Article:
Election day is just over three months away and the Government is ramping up its efforts to finish off the bills on its to-do list.
One way the Government can do this is to extend the time MPs are in the chamber.
“That allows the Government to push one day’s sitting into the following morning. So typically on a Tuesday Parliament would finish at 10pm and then it would resume at 2pm the following afternoon for the next sitting day,” said Leader of the House Chris Hipkins.
“Under extended sitting we can push Tuesday’s sitting into Wednesday morning so while you break at 10pm you come back at 9am the next morning and keep on going from wherever you’d got to at 10 o’clock the night before.”
The ability to extend sitting hours has existed since 2011.
Concerns over the amount of time the House had to get its work done and over an increasing use of urgency had been voiced for some time.
Urgency means a bill can be passed more quickly than usual and can skip a select committee process which often involves public consultation.
Extended sitting hours means the Government can arrange for extra time to work on bills without truncating the House’s ability to scrutinise.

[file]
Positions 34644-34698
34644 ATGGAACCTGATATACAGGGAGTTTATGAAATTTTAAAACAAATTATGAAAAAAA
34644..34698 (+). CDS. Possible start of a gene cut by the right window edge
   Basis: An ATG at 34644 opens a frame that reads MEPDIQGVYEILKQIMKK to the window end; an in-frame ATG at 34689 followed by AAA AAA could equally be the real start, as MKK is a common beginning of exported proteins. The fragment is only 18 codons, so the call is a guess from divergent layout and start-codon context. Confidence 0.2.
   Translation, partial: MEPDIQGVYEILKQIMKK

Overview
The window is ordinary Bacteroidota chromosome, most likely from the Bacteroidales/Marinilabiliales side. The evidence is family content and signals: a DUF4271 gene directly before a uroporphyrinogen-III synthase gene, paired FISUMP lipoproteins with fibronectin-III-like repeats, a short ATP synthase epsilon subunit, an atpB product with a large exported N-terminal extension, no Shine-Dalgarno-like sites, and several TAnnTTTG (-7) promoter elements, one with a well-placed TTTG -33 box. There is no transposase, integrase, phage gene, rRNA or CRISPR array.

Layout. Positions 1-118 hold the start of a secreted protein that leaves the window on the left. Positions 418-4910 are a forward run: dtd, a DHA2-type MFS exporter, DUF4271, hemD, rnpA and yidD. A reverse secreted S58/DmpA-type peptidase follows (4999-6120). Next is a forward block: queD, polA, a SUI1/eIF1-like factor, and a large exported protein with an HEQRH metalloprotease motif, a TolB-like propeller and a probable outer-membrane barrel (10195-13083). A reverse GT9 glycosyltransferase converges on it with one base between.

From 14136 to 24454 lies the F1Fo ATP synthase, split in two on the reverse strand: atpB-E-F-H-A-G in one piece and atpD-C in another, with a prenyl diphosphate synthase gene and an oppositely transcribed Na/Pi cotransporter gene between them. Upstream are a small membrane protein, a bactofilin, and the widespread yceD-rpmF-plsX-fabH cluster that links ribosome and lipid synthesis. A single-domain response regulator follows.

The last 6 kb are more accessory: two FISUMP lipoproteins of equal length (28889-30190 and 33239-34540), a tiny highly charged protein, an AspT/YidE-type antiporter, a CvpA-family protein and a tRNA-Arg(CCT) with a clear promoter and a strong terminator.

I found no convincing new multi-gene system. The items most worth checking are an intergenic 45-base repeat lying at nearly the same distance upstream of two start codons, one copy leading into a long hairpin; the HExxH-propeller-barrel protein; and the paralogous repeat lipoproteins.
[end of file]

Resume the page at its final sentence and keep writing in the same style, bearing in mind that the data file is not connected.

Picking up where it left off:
So the MPs finished up at their usual time of 10pm on Tuesday evening but turned up again at 9am today.
The decision to extend sitting hours is normally discussed by the Business Committee. A committee which has members from all the parties on it which discusses, as the name hints, business before the House.
The committee is chaired by the Speaker of the House Trevor Mallard and works on near unanimity.
Its determinations can include switching MPs between select committees, giving committees more time to report back on bills or extending sitting hours.
They’re published online and it’s recorded which ones are agreed to and which ones are just noted by the committee.
To actually extend the sitting hours the Leader of the House Chris Hipkins had to move a motion House which the MPs voted on.
When sitting hours are extended by a motion in the House the Government has to list everything it would like to work on.
Six bills were on the list to work through during the extended morning sitting but there’s never a guarantee that all of them will be finished.
When the House adjourned at 1pm it had managed to tackle two.
And it got halfway through a debate on the second reading of the Electoral (Registration of Sentenced Prisoners) Amendment Bill which will enable some prisoners to enrol to vote.
The MPs returned to the chamber at 2pm for a normal sitting day.